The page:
Ronda Rousey (-650) vs. Sarah Kaufman (+475) Ryan Poli: Kaufman is a good striker, the best Rousey has faced, but Rousey will have no problem closing the distance and making Kaufman fighter her game. Rousey.

Ronda Rousey (-650) vs. Sarah Kaufman (+475)

Ryan Poli: Kaufman is a good striker, the best Rousey has faced, but Rousey will have no problem closing the distance and making Kaufman fighter her game. Rousey by submission. Winner: Ronda Rousey

Alan Wells: I know Rousey has looked unstoppable but give me the +475 on the former champion all day. Rousey has never been hit hard and Kaufman has been training non-stop on keeping this fight standing. Not only do I love these odds but I’m picking Kaufman straight up to win. Winner: Sarah Kaufman

Ronaldo Souza (-485) vs. Derek Brunson (+385)

Ryan Poli: Souza is one of the best middleweights in the world and people seem to have forgotten that since his loss to Luke Rockhold. Souza’s grappling is top notch and will get Souza another submission. Souza by submission. Winner: Ronaldo Souza

Alan Wells: Brunson isn’t ready for Souza at this point in his career and unless Jacare comes in disinterested, he’ll earn the victory. I don’t see any value in betting either way on this fight. Winner: Ronaldo Souza

Tarec Saffiedine (-300) vs. Roger Bowling (+250)

Ryan Poli: Both fighters won there last 2 fights but Bowling has finished both his opponents while Saffiedine had 2 decision wins, with one of them being a split decision. Bowling has more momentum going for him, and that should get him the win. Bowling by KO. Winner: Roger Bowling

Alan Wells: This fight will be decided early. Either Bowling will land a knockout punch or Saffiedine will survive the early flurry and go on to earn the decision. I’m picking a winner, I’m going with Saffiedine but if I’m betting, give me the +250 on Bowling’s hands.. Winner: Tarec Saffiedine

Ovince St. Preux (-610) vs. T.J. Cook (+425)

Ryan Poli: Close fight to call, but Cook has lost several times by submission, while St. Preux has won several times by submission. St. Preux by submission. Winner: St. Preux

Alan Wells: The opening fight of Strikeforce Rousey vs. Kaufman is obviously designed to get St. Preux a win. But if you’re jonesing to put some money on the main card opener, why not put it on Cook’s right hand? Winner: St. Preux

Strikeforce Rousey vs. Kaufman: Pre-Fight Analysis

Ronda Rousey vs. Sarah Kaufman As a huge fan of women’s MMA, I’m always excited to see the women get the headlining spot and I’m happy to see Strikeforce giving these athletes their due. Since.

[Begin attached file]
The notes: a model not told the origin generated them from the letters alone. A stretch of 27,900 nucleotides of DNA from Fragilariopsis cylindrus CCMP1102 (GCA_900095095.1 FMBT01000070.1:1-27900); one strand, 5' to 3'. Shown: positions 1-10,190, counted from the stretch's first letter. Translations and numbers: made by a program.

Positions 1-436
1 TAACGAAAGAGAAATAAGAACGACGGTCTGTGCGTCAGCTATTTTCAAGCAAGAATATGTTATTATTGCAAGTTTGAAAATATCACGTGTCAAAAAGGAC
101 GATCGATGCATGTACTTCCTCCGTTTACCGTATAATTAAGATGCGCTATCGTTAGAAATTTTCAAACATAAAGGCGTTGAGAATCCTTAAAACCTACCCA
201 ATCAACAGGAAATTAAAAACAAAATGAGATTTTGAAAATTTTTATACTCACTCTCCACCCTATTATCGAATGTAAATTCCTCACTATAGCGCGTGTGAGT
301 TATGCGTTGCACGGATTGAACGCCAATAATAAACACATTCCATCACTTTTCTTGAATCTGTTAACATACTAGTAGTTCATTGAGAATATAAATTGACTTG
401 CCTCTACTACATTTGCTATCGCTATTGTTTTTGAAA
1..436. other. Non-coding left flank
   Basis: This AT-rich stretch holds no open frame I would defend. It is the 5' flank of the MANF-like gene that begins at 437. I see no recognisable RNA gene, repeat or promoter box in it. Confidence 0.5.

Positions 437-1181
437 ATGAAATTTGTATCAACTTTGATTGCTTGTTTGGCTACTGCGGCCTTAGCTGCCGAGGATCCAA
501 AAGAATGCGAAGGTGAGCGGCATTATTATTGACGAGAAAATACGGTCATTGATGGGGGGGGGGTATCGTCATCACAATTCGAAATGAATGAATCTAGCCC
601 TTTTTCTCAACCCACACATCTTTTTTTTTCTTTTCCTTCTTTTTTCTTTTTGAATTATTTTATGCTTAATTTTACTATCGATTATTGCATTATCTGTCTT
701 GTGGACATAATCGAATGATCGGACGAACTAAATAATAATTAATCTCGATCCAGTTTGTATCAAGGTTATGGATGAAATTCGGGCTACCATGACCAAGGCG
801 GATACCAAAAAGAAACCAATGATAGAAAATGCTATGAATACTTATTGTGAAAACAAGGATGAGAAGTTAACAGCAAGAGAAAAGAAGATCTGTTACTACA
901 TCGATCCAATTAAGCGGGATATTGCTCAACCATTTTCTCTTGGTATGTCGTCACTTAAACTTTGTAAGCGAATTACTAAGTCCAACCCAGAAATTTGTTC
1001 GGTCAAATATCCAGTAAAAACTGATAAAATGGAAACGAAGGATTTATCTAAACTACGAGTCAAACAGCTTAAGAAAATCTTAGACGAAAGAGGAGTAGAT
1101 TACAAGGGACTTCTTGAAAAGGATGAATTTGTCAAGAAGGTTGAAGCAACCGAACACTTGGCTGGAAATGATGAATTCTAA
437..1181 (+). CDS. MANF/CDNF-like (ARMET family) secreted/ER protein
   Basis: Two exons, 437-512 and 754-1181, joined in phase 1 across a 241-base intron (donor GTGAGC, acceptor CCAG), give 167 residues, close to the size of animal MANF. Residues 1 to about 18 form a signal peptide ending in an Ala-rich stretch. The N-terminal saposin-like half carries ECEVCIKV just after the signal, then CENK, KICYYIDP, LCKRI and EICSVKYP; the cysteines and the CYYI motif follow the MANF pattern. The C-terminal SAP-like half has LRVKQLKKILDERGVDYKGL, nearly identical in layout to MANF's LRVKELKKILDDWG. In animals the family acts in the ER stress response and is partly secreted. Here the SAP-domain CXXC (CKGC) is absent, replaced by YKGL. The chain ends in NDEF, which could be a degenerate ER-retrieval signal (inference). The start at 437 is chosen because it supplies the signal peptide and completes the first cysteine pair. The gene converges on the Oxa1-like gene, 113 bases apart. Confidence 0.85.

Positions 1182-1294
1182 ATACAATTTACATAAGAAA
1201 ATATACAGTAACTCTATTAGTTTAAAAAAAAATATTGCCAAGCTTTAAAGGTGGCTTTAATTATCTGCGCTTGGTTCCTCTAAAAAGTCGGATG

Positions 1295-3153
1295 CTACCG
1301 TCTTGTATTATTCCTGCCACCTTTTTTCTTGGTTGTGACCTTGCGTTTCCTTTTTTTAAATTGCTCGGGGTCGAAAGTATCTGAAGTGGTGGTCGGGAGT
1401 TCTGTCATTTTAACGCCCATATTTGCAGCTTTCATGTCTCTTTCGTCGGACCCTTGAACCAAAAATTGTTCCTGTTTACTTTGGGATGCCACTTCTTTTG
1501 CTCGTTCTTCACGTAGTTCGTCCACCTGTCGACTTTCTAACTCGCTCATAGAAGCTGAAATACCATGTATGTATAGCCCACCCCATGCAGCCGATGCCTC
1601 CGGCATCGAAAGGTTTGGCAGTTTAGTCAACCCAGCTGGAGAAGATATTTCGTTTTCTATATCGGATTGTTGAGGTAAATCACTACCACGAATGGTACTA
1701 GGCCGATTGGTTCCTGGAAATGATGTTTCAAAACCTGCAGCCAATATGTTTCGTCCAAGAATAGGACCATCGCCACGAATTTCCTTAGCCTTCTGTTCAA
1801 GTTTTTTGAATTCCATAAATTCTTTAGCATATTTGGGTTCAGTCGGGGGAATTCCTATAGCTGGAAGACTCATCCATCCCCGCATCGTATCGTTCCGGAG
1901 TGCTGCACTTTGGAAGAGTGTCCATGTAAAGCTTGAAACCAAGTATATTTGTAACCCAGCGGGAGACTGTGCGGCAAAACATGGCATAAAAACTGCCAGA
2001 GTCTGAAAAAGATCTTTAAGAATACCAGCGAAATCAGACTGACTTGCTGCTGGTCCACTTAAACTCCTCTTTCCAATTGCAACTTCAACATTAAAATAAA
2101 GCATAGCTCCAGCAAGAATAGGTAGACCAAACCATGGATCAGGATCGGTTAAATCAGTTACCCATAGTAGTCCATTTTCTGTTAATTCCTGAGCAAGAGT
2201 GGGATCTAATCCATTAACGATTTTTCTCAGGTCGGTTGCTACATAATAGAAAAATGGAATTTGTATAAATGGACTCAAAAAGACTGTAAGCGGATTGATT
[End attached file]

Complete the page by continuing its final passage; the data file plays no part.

Ronda Rousey vs. Sarah Kaufman

As a huge fan of women’s MMA, I’m always excited to see the women get the headlining spot and I’m happy to see Strikeforce giving these athletes their due. Since medaling in Judo at the 2008 Olympics, Rousey has burst onto the MMA scene finishing all five of her fights via armbar in the first round. She has some of the best and most explosive grappling in the world of women’s MMA having proved it over and over again. She grapples to finish and not to just control the fight. However, her inexperience in the striking game has been apparent and that could be a problem for her against former champion Sarah Kaufman. Kaufman is one of the best technical strikers in the world and she has shown that repeatedly throughout her career. Her only loss came when she relinquished her title to Marles Coenen via armbar submission in the third round.

This fight has a couple of clear paths it can follow. Rousey will undoubtedly be looking to get this fight to the ground and use her world class Judo to finish the fight. The key will be whether or not her takedowns and throws will be enough to get the fight where she wants it. If she can get Kaufman down, the fight will likely be over quickly as even accomplished grappler Meisha Tate was no match for Rousey on the ground. But Kaufman has worked hard to develop an excellent defensive wrestling game in order to keep her fights standing. As a striker, she obviously has to be able to stay on her feet to execute her gameplan. If she can avoid Rousey’s throws and stuff the takedowns, this fight will get interesting very quickly. Kaufman will have as much of an advantage on the feet as Rousey has on the ground. Rousey has never been hit hard enough to put her in trouble and Kaufman definitely has the ability to do that. It will be very interesting to see what happens if Kaufman can test Rousey’s chin.